If the Supreme Court invalidates the individual insurance mandate, it need not call into question any other law that has ever been passed in the history of the United States. Why? Because the Congress has never before exercised its Commerce Power to impose a requirement on the American people to enter into a contract with a private company, upon pain of a penalty payable to the IRS. All the Court need do is confine Congress to the powers it has always exercised, including all the powers it exercised since the New Deal which also includes all the powers that were upheld by the Warren Court. A decision to invalidate would be the most minimal of minimalist decisions as it would apply to one law, and only one law.
True, the Affordable Care Act is a major piece of legislation. Indeed it is an audaciously ambitious piece of social engineering designed to fundamentally transform a sixth of the national economy. But there is no doctrine that limits the power of judicial review to small symbolic pieces of legislation like the Gun Free School Zone Act. Nor do any four justices have a fillubuster power to prevent a majority from finding a portion of even a major piece of legislation unconstitutional. To assert that “conservative” justices may not invalidate legislation sponsored by a “progressive” President, or a Democratic Congress (albeit a prior Democratic Congress) would be to inject a wholly political consideration into what is supposed to be the impartial exercise of judicial judgment.
It would be like saying that, in Game Seven of the World Series, a National league umpire should shrink the strike zone when the American league players are at bat — if the game is close, and the American league team is behind. Just to be perceived ny American league fans as “fair.”
Ever since the oral argument, progressive commentators have been engaged in a series of rearguard litigation tactics designed to intimidate or threaten the Court with dire political consequences should it fail to uphold legislation that they strongly favor. The most recent, and most blatant, of these efforts is by my friend Jeff Rosen. Rosen always likes to instruct conservatives about how to be good judicial conservative, lest they be accused of being activist by folks like Jeff Rosen. In his recent column, he throws down his gauntlet to Chief Justice Roberts:
This, then, is John Roberts’s moment of truth: In addition to deciding what kind of chief justice he wants to be, he has to decide what kind of legal conservatism he wants to embrace. Of course, if the Roberts Court strikes down health care reform by a 5-4 vote, then the chief justice’s stated goal of presiding over a less divisive Court will be viewed as an irredeemable failure. But, by voting to strike down Obamacare, Roberts would also be abandoning the association of legal conservatism with restraint—and resurrecting the pre–New Deal era of economic judicial activism with a vengeance. This is the era that Judge Brown and Randy Barnett yearn to revive: a time when crusading judges struck down progressive economic regulations in the name of hotly conservative economic doctrines that a majority of the country didn’t favor. We’ve seen this script play out before, and it didn’t end well for the Court.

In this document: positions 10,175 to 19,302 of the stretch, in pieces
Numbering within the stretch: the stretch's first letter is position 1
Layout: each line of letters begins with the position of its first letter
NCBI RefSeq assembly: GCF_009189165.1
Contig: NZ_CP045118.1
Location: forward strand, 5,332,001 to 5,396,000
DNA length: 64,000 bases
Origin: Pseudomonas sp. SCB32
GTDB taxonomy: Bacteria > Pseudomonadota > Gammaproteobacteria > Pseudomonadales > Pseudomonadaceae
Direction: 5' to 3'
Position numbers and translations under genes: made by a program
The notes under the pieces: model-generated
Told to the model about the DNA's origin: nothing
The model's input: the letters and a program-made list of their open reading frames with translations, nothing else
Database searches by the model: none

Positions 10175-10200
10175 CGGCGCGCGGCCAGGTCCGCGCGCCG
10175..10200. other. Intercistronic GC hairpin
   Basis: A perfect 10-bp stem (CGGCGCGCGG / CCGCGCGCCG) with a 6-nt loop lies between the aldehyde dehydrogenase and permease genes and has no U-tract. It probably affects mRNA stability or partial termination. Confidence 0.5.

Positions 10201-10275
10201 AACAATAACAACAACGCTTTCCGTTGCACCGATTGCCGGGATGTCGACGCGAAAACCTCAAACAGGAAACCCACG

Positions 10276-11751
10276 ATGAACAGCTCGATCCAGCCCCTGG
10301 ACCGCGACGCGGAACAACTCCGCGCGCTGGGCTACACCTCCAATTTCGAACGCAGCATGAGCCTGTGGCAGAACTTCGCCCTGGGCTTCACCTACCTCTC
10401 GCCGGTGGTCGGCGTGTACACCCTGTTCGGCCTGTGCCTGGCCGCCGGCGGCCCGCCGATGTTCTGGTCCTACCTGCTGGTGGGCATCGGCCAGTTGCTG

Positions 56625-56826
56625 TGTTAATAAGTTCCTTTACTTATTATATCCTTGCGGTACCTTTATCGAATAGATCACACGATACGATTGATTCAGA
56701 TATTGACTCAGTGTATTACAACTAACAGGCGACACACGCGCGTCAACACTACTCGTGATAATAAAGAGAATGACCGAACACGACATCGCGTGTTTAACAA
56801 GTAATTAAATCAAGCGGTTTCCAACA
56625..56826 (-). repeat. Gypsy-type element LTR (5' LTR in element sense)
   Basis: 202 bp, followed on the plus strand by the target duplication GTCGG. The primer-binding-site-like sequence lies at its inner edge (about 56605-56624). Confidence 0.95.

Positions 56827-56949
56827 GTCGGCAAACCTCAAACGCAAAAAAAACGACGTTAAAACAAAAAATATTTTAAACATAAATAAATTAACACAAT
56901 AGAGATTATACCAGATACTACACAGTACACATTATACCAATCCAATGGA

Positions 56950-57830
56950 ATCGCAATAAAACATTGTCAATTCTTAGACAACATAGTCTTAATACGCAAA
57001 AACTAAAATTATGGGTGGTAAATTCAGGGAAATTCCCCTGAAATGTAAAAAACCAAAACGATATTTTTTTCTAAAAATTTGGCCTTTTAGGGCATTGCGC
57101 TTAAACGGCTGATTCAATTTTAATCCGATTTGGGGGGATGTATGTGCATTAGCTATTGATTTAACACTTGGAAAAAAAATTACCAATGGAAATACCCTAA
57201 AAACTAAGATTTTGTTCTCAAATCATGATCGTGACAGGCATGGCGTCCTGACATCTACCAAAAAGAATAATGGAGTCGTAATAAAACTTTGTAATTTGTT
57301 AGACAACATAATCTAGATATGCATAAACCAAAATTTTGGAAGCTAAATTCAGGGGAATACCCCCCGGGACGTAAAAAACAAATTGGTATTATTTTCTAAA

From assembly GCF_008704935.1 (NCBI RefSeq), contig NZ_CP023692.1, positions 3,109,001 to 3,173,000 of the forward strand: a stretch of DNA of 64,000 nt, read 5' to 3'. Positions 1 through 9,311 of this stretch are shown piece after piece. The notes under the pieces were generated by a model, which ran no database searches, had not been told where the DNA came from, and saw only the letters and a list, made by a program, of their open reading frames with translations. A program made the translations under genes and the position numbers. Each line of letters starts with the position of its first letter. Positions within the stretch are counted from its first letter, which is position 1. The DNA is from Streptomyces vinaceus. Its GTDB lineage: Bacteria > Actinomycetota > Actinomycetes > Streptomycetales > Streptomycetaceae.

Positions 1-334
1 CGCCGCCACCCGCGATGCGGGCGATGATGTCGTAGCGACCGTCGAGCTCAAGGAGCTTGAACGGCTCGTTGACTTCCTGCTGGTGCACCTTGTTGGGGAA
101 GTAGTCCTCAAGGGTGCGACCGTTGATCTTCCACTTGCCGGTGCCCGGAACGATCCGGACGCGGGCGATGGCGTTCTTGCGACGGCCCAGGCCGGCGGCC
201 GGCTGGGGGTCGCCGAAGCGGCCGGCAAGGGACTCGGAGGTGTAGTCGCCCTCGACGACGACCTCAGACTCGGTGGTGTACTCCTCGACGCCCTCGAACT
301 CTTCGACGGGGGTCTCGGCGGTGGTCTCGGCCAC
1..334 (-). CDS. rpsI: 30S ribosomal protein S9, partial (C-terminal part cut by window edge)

The justices know what many readers of the New Republic do not: Nowhere did the challengers to the ACA ever base their claim on “conservative economic doctrines.” No. Where. Our case has always been simply that this claim of federal power exceeds any that has ever previously been authorized by the Supreme Court, and that it is an uncabined, unnecessary and dangerous power to recognize for the first time.
Still, this is very clever advocacy of a radical result under the guise of judicial conservatism. For, if the Court were to take Rosen’s advice, the Roberts Court will have adopted the radical position that law professors have long desired, but that even the New Deal Court never announced: Unless the Congress violates an express prohibition in the Constitution, there are no judicially-enforceable limits on the Commerce Power of Congress. Indeed, we know from legal historian Barry Cushman that some New Deal justices privately considered and rejected adopting this approach in Wickard v. Filburn.
And, as we all know, the Supreme Court expressly rejected this proposition in Lopez v. United States, which these same law professors bitterly derided as “conservative judicial activism” when they were decided. Indeed, back in 2000, Rosen wrote this of the New Federalism of the Rehnquist Court:
The most startling quality of today’s conservative judicial activists is not only the unselfconscious hypocrisy with which they are abandoning the judicial philosophies on which they have staked their careers. It is also their overconfidence and lack of humility — as they blithely substitute their own policy judgment for those of the Congress, the president, . . . and the states.
And, in his 2005 New York Times Magazine story promoting the Constitution-in-Exile meme, he wrote this of Lopez:
By 1995, the Constitution in Exile movement had reached what appeared to be a turning point. The Republicans had recently taken over both houses of Congress after pledging, in their Contract With America, to rein in the federal government. And the Supreme Court, by rediscovering limits on Congress’s power in Lopez, seemed to be answering the call.
Rosen’s claim that, unless the conservative justices uphold this new and dangerous power, they are betraying their conservativism is the height of presumptuousness. If accepted, Rosen’s claim that five justices cannot legitimately invalidate a “big” law unless some of other four go along would create a new, unprecedented, and strictly politically-based filibuster
In the end, though, I confess that I almost admire Jeff Rosen’s chutzpah.